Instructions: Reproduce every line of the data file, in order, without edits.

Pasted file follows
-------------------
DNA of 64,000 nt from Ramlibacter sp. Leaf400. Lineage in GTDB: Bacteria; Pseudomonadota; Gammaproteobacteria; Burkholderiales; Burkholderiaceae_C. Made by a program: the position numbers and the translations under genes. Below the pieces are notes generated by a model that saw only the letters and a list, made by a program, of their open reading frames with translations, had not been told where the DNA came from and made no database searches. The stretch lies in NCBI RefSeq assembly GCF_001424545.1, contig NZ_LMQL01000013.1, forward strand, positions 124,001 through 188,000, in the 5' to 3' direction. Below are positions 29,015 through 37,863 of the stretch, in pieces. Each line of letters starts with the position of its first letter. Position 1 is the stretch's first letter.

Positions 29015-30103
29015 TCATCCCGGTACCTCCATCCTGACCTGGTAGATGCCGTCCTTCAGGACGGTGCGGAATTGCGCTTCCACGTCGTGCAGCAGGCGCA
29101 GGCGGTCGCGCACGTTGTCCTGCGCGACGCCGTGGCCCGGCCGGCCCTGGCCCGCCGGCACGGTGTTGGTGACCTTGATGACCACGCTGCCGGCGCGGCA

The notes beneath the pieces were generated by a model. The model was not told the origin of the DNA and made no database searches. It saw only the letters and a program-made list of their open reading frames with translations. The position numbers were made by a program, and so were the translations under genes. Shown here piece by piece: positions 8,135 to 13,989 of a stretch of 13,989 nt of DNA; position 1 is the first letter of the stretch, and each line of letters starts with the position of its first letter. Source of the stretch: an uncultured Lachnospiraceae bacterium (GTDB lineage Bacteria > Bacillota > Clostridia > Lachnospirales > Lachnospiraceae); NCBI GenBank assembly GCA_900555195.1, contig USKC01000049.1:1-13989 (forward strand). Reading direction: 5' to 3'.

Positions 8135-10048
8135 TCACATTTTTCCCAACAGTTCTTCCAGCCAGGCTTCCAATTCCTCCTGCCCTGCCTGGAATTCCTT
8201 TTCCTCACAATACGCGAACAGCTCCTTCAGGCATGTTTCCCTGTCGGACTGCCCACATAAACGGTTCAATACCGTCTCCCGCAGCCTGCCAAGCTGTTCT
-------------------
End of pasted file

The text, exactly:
DNA of 64,000 nt from Ramlibacter sp. Leaf400. Lineage in GTDB: Bacteria; Pseudomonadota; Gammaproteobacteria; Burkholderiales; Burkholderiaceae_C. Made by a program: the position numbers and the translations under genes. Below the pieces are notes generated by a model that saw only the letters and a list, made by a program, of their open reading frames with translations, had not been told where the DNA came from and made no database searches. The stretch lies in NCBI RefSeq assembly GCF_001424545.1, contig NZ_LMQL01000013.1, forward strand, positions 124,001 through 188,000, in the 5' to 3' direction. Below are positions 29,015 through 37,863 of the stretch, in pieces. Each line of letters starts with the position of its first letter. Position 1 is the stretch's first letter.

Positions 29015-30103
29015 TCATCCCGGTACCTCCATCCTGACCTGGTAGATGCCGTCCTTCAGGACGGTGCGGAATTGCGCTTCCACGTCGTGCAGCAGGCGCA
29101 GGCGGTCGCGCACGTTGTCCTGCGCGACGCCGTGGCCCGGCCGGCCCTGGCCCGCCGGCACGGTGTTGGTGACCTTGATGACCACGCTGCCGGCGCGGCA

The notes beneath the pieces were generated by a model. The model was not told the origin of the DNA and made no database searches. It saw only the letters and a program-made list of their open reading frames with translations. The position numbers were made by a program, and so were the translations under genes. Shown here piece by piece: positions 8,135 to 13,989 of a stretch of 13,989 nt of DNA; position 1 is the first letter of the stretch, and each line of letters starts with the position of its first letter. Source of the stretch: an uncultured Lachnospiraceae bacterium (GTDB lineage Bacteria > Bacillota > Clostridia > Lachnospirales > Lachnospiraceae); NCBI GenBank assembly GCA_900555195.1, contig USKC01000049.1:1-13989 (forward strand). Reading direction: 5' to 3'.

Positions 8135-10048
8135 TCACATTTTTCCCAACAGTTCTTCCAGCCAGGCTTCCAATTCCTCCTGCCCTGCCTGGAATTCCTT
8201 TTCCTCACAATACGCGAACAGCTCCTTCAGGCATGTTTCCCTGTCGGACTGCCCACATAAACGGTTCAATACCGTCTCCCGCAGCCTGCCAAGCTGTTCT